There’s a lot of fuss about the hardest naturally occurring mineral in the universe. Beyond the industrial uses, I get that diamonds are shiny and pretty. People seem to like them enough they’ll pay ludicrous sums to have them.
When I think of the Lapidary at a desk, cutting diamonds…it seems ironic that soft hands shape and polish something renown for its durability and resistance to wear. Yeah, yeah, I know. It isn’t skin that cleaves the gem, it’s tools, but when you boil it down, hands are running the machines, giving shape to something so much harder. Afterall, tools do not run themselves (yet).
In that light, I find I have to alter my understanding of what hardness really is. When whole mountain ranges can be excavated, diamonds lose their luster next to that kind of erosive capability. Mining is an extreme example, of course, but really, everything that we touch, we shape. From your living room to your neighborhood, from your county to your country, try and find something that hasn’t been changed from its natural form.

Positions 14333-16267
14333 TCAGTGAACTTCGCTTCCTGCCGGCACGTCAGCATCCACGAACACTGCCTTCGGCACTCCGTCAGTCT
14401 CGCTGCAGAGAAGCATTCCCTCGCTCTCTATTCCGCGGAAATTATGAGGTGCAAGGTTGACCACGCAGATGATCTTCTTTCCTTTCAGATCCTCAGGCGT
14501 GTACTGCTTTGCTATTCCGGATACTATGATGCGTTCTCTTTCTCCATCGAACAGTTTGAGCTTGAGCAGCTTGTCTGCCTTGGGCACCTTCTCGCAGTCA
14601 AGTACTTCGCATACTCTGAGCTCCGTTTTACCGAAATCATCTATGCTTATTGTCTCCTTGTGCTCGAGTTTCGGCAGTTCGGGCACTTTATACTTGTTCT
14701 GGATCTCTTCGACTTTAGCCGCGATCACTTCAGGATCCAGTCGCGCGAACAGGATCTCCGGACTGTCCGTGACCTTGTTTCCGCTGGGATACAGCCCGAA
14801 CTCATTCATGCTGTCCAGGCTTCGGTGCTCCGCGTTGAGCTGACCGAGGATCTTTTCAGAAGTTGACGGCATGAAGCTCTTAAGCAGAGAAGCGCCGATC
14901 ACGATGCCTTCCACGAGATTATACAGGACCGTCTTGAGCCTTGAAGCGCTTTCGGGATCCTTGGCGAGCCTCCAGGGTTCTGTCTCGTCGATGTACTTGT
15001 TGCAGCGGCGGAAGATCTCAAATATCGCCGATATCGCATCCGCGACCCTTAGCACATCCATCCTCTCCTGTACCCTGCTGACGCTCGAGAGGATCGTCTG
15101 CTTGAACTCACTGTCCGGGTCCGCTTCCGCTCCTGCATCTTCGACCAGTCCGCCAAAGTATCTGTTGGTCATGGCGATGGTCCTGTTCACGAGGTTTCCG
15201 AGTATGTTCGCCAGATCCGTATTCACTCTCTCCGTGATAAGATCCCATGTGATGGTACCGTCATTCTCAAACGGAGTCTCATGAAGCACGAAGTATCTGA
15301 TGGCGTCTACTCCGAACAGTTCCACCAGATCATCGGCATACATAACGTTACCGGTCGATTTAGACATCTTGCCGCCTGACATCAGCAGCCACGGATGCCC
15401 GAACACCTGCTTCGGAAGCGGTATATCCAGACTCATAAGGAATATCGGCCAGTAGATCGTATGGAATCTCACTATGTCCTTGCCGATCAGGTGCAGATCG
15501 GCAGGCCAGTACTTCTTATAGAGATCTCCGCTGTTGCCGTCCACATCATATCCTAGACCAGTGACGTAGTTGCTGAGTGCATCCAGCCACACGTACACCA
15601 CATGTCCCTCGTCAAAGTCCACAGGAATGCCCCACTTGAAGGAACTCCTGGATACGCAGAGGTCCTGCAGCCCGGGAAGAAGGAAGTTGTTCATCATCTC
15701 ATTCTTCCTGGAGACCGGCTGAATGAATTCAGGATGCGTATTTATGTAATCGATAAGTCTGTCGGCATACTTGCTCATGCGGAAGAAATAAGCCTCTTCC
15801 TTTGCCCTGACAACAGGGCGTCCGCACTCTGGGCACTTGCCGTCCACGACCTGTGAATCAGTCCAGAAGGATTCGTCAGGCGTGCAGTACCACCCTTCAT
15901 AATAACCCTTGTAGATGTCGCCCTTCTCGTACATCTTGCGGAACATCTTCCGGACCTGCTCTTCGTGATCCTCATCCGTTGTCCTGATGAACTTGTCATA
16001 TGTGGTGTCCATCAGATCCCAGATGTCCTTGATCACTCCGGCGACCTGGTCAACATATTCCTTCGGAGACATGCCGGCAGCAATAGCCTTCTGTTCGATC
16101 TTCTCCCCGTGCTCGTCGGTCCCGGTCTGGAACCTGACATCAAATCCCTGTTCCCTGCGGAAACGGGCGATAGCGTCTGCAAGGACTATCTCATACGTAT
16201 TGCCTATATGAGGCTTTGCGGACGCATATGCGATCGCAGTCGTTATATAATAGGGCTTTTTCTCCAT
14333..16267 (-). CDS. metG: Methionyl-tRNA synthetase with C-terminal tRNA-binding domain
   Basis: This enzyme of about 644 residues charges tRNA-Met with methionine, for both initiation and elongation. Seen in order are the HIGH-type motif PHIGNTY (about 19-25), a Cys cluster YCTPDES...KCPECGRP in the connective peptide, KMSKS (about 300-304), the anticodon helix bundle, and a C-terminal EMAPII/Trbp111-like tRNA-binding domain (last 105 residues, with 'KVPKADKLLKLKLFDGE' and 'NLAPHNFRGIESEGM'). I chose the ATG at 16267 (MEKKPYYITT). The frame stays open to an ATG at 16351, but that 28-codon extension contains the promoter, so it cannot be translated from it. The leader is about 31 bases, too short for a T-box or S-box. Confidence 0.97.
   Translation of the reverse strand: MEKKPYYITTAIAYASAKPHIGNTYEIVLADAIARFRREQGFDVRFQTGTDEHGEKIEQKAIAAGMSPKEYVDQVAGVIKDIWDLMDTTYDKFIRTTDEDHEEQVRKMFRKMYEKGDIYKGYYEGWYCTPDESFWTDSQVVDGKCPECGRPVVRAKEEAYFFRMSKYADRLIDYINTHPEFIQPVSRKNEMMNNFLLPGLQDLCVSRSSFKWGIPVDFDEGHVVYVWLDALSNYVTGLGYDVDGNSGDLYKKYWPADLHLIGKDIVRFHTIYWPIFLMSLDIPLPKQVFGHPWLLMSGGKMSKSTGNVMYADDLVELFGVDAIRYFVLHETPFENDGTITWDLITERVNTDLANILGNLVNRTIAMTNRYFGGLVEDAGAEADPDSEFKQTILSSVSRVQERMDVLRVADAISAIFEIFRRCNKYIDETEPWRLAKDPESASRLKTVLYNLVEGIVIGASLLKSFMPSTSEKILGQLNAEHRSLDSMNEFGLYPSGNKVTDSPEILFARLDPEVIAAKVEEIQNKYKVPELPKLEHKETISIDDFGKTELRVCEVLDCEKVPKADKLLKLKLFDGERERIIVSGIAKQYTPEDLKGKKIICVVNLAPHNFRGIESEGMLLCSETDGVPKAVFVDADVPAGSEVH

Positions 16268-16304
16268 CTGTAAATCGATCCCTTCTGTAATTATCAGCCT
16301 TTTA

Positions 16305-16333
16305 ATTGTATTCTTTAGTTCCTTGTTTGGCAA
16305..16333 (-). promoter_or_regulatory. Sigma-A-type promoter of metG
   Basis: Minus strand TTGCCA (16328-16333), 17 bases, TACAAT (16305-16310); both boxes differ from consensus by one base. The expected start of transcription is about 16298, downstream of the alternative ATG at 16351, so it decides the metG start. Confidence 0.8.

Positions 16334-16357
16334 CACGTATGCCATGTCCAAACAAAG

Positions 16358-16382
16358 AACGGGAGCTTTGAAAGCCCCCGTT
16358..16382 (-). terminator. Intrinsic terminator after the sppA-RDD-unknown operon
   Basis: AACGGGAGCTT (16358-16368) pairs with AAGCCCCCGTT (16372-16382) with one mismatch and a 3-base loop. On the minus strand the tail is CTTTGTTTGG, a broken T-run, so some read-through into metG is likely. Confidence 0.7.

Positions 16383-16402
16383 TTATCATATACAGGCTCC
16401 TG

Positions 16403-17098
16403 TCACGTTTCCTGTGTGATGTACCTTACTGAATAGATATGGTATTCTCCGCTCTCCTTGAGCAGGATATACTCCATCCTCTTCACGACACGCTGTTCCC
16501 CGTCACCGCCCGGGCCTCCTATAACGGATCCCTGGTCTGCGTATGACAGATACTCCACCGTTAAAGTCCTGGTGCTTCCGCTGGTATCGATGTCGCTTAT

Don’t mean to say it’s all bad, either.
Shaping things is what we do, what we’re good at, what makes us special. We change things to suit us, whether we’re turning cotton into clothing or turning ore into copper wire. Skyscrapers and highways don’t just crystallize from the soil. And great art is the pinnacle of our innate ability to alter our environment (yes, I consider our space program a masterpiece of creative prowess. Science can be art).
We leave our mark everywhere, which in a lot of ways is very cool. Individually, we’re pretty fragile, but in concert we change entire planets. There are days it’s hard to wrap my head around that. So if hardness is determined by one object’s ability to affect the other, then flesh is the hardest substance in the universe.
It’s a superpower and an enormous responsibility. If we can wreck a planet, we can make it better, too.